The bad news is that there are certain types of foods whose production is very harmful for the environment. The good news is that those types of foods are exactly the ones that are most harmful to our health too. This means that if we are able to eat better, then we are not only improving our own health, but also that of our planet.
Over the past 50 years, increased food production has helped improve quality of life worldwide. However, this also fostered a global shift towards unhealthy diets. In the past people followed traditional diets that were typically high in quality plant-based foods, whereas today we observe a transition towards diets that are characterized by high consumption of calories, highly processed foods (with refined carbohydrates, added sugars, sodium, and unhealthy fats), and high amounts of animal products. As we’ll see in more details in the following, the production of animal products is particularly harmful to the environment compared to that of plant-based foods. 
How your food choices impact the environment
“Every four pounds of beef you eat contributes to as much global warming as flying from New York to London — and the average American eats that much each month.”The Newyorker “Can a burger help solve cllimate change?”
Food production contributes approximately 30% of global greenhouse gas emissions, and the livestock sector alone represents almost half (14.5%) of these emissions. Agriculture is the largest cause of global environmental change, which includes climate change, deforestation, desertification, and damage to coastal reefs and marine ecosystems. 
The figure below shows in more detail how producing of animal-based foods tends to cause higher greenhouse gas emissions (orange bars) than producing plant-based foods.  In addition to gas emissions, food production also consumes a lot of natural resources. In the chart the green bars represent the use of land, which causes deforestation and species extinction, and the blue bars represent freshwater consumption, which causes water contamination as a result of the process.
Red meat (especially beef) has a disproportionally huge impact on all three dimensions of greenhouse gas emissions, freshwater consumption and land use. This is not surprising because producing meat requires first of all producing foods to feed the cattle, for example cereals. If we ate directly these cereals, instead of using them to feed the cattle, then we’d use much less resources. So, regular consumption of red meat is not only harmful for our health but also for that of our planet. The World Health Organization (WHO)’s International Agency for Research on Cancer (IARC) declared that consumption of processed meat is “carcinogenic to humans” and that consumption of red meat is “probably carcinogenic to humans”.  In addition, as shown in the table below, red meat (beef) is more expensive compared to other healthier sources of proteins. 
The impact of food production on the environment is amplified by the huge problem of food waste.
Only in the US up to 40% of all food produced goes uneaten, and about 95% of discarded food ends up in landfills. Decomposing food waste produces methane, a strong greenhouse gas that contributes to global warming. Worldwide, one-third of food produced is thrown away uneaten, causing an increased burden on the environment.Food Waste, Harvard Nutrition Source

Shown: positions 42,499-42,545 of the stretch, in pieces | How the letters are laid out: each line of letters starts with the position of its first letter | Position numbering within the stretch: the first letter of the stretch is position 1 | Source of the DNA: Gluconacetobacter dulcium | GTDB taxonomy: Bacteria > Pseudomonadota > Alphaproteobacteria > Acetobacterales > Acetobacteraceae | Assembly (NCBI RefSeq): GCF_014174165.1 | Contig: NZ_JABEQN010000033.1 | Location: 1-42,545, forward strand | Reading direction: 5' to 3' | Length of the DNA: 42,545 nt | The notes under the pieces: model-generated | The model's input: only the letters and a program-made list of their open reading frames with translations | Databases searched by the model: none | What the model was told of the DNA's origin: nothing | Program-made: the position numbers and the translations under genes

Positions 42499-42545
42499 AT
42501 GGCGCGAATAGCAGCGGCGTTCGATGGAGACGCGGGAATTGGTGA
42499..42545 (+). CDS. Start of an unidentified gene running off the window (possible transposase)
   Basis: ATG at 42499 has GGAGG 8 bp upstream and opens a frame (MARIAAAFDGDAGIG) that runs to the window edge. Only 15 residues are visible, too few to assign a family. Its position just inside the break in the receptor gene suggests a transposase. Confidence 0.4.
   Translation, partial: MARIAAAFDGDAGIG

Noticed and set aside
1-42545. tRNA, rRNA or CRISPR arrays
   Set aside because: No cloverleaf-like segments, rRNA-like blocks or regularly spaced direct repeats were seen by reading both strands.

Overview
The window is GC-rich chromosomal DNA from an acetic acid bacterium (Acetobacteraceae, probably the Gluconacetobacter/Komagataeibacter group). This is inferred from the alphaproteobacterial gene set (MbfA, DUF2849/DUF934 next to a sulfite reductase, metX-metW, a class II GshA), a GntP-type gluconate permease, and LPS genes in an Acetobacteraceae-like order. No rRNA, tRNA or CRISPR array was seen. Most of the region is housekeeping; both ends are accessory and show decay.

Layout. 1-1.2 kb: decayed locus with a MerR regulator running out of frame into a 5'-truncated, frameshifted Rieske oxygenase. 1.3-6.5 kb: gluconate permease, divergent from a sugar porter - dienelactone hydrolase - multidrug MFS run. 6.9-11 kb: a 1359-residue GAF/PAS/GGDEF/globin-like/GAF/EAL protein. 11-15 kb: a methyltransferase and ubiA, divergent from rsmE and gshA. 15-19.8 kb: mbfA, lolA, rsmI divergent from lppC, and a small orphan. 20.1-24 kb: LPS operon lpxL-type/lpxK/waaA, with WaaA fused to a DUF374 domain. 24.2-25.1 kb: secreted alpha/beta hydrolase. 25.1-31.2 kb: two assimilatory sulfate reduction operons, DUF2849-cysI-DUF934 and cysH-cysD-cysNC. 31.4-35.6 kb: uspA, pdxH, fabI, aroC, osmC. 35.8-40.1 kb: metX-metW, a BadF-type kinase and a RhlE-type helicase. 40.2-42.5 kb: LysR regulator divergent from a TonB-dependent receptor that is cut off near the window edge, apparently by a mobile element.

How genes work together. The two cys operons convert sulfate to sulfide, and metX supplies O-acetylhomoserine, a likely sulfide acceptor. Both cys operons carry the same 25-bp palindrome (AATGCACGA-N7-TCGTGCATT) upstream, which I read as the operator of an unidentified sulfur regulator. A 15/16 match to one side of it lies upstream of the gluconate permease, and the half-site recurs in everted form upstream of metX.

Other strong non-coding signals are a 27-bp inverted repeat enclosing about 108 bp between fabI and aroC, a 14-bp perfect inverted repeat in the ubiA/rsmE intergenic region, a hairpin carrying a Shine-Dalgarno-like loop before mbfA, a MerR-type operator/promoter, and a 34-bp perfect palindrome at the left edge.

What can you do to improve your own health and that of the planet
The best diet for our own health happens to be also the best diet for our planet. As described in more details in my article The Ultimate Guide to Different Diets: Which One Is Best For Health? , the Award-winning author Michael Pollan gives a short yet powerful summary of what this best “diet” is in his seven-word manifesto:
Eat food, not too much, mostly plants.Michael Pollan
This easy to remember motto is very much aligned with the latest science on nutrition and can actually work exceptionally well for most people regardless their goals, from losing weight to achieving and maintaining optimal health in the long run. This approach to healthy eating is also beneficial for the environment as it suggests to eat “not too much” (helping to reduce waste) and “mostly plants” (minimizing the impact on the environment).
So what can you do to eat in a way that’s healthy both for your and your planet?
There are many this you can do to improve your eating habits in a healthy and sustainable manner, however to keep thing simple I strongly recommend prioritizing the following two actions:
- Eat more plant-based and minimally processed whole foods. Minimally processed plant-based whole foods are lower in environmental impact than animal-based foods, and they are generally healthier and cheaper.
- Reduce your food waste. Plan your meals ahead of time and only buy what you need. If you need help building your own meal plans, take a look at my Free weekly meal planner for healthy eating.
Making small changes to your eating routine can have a big impact on the environment. So next time you’re at the grocery store, think about the environmental impact of your food choices. By making small changes to your diet, you can help protect your health and the health of our planet for future generations.